This millstone, located in the Pequonnock River near Daniel Hawley's house, was used in the Hawley's mills located on this site. Notice the rock wall which supported the mill. From this vantage point, you can look up and see Riverside Cemetery, Nero Hawley's final resting place, in the distance. Photo: P. Marlin 2019

The Hawley Gristmill was once used as the Trumbull Historical Society's logo.


North Stratford Map

The map below of North Stratford (today Trumbull Center), was taken from E. Merrill Beach's book, "From Valley to Freedom, A story of a Black Patriot.." The map defines the locations of the subjects of this story. Match the numbers in the map with the following:

"From Valley to Freedom, A story of a Black Patriot" E. Merrill Beach. March 1975

1. Nero's woodlot 7 1/4 acres (post Revolutionary War)

2. Nero's woodlot 7 acres (post Revolutionary War)

3. Nero's woodlot 3 acres (post Revolutionary War)

4. Nero's woodlot at Hendgehog 20 1/4 acres (post Revolutionary War)

5. Daniel Hawley's house. Located at 49 Daniels Farm Rd

6. The original Church of Christ of North Stratford (Trumbull)

7. Riverside Cemetery, Nero Hawley's burial site.

8. Alfred Beach house

9. Nero Hawley house

10. Reverend James Beebee's house

11. Hawley's mill

13. The Clay pits and Brick Kiln


Reverend James Beebee and Peg

On November 18, 1730, the "Church of Christ at Stratford," or, the "Church of Christ at Unity" was established in North Stratford. [2] After the first minister was dismissed in 1744, Reverend James Beebee became the new pastor in 1746. Reverend Beebee studied theology at Yale (graduate 1745) and was chaplain during the French and Indian War. Reverend Beebee was considered a man of "strong character, physical vitality, and mental vigor." [1] He was also an integral and influential part of Nero's life. Reverend Beebee remained pastor until his death in 1785.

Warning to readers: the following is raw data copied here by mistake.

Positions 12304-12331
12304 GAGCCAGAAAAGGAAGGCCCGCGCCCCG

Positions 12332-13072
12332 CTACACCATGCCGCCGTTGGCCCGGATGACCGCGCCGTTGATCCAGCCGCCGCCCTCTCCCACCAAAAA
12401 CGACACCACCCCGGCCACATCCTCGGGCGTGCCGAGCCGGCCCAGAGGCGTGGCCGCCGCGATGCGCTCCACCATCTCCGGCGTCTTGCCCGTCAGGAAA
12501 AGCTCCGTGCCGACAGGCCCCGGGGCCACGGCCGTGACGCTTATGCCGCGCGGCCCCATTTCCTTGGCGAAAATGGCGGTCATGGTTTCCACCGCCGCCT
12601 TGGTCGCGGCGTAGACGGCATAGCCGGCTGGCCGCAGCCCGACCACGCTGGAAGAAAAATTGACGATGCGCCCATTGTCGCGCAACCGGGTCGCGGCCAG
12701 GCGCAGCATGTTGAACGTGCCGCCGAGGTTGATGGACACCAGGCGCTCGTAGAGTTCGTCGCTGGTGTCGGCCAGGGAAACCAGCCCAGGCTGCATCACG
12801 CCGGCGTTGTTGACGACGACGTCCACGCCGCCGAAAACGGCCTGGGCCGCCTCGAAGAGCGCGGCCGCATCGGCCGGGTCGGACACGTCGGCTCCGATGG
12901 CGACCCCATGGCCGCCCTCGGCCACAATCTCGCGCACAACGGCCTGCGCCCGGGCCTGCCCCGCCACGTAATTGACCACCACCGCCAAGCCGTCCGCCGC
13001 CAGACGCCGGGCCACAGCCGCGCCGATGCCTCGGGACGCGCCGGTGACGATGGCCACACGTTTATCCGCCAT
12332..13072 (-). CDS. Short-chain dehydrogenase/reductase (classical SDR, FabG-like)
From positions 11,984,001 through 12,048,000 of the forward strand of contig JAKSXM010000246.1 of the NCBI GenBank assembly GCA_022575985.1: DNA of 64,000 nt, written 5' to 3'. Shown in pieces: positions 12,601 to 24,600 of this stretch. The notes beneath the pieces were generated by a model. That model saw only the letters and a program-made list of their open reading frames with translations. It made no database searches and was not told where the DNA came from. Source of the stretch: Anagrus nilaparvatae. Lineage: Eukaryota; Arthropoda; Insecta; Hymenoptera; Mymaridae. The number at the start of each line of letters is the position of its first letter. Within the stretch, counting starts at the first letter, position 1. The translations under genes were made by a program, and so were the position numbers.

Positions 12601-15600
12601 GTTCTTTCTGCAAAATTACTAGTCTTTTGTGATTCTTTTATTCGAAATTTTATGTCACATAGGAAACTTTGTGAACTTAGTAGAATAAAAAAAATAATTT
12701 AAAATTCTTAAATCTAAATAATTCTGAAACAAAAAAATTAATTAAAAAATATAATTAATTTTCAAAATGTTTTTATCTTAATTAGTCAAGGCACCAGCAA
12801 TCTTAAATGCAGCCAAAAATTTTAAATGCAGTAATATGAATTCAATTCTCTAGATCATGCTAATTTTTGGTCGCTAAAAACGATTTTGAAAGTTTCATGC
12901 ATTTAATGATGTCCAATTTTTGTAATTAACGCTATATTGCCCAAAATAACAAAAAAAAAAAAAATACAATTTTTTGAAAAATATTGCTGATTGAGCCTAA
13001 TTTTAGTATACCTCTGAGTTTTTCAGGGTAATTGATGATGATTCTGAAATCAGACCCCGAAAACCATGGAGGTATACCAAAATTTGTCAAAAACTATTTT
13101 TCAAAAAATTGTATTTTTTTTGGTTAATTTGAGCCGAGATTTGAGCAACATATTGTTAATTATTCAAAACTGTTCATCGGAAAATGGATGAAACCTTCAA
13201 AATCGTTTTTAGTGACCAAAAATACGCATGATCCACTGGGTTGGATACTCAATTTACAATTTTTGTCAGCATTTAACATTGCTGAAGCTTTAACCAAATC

The North Stratford church, located on the west side of the Pequonnock River (see #6 on the map), was the only house of worship in the area. Local residents attended church on Sunday morning, and then gathered at the nearby "Sabba Day House" [1] where they would enjoy a good meal and discuss the previous week's labors at their farms and local businesses.

Nero attended the Church of Christ with his owner, Daniel Hawley. Slaves attended church regularly with their owners, sitting in what were called the "contrary pews, close under the pastor's eye, at the right or left of the pulpit." [2] Nero met his future wife, Peg, at one of these church services. Peg, known as Peg Beebee, was a slave to Reverend Beebee. A romance kindled, and in 1761, twenty-three year old Nero married eighteen year old Peg. They were married by Reverend Beebee.

According to Merrill Beech's book, "From Valley to Freedom, A story of a Black Patriot," Nero moved into Reverend Beebee's house (#10 on the map) with his new wife, Peg. Nero was still owned by Daniel Hawley and continued his duties at the mill and clay pit sites, however, he would assist Reverend Beebee with chores (like mending a fence), while his wife, Peg, worked inside the home with Mrs. Beebee.

In 1762, Nero and Peg had their first child, a girl they named Claret. The birth and baptisms (performed by Reverend Beebee) of Nero and Peg's children are recorded in the church records: Claret (1762), Linde (1767), Obediah (1771), Salome (1773), Dinah (1775), and Peter Tryon (1777) are listed as "negro servants of Reverend Beebee." [1]

Connecticut Church Record Abstract. North Stratford (Trumbull) Ancestry.

Although Nero was able to garner freedom for four of his children, Dinah and Salom, were evidently retained as the property of Reverend Beebee, as indicated in the inventory of Beebee's will. Dinah and Salom were not fully emanicipated until 1801.

Negro ten years old named Dinah $20.00, Negro named Salome $20.00

Reverend James Beebee will. 1785. Ancestry.


The Revolutionary War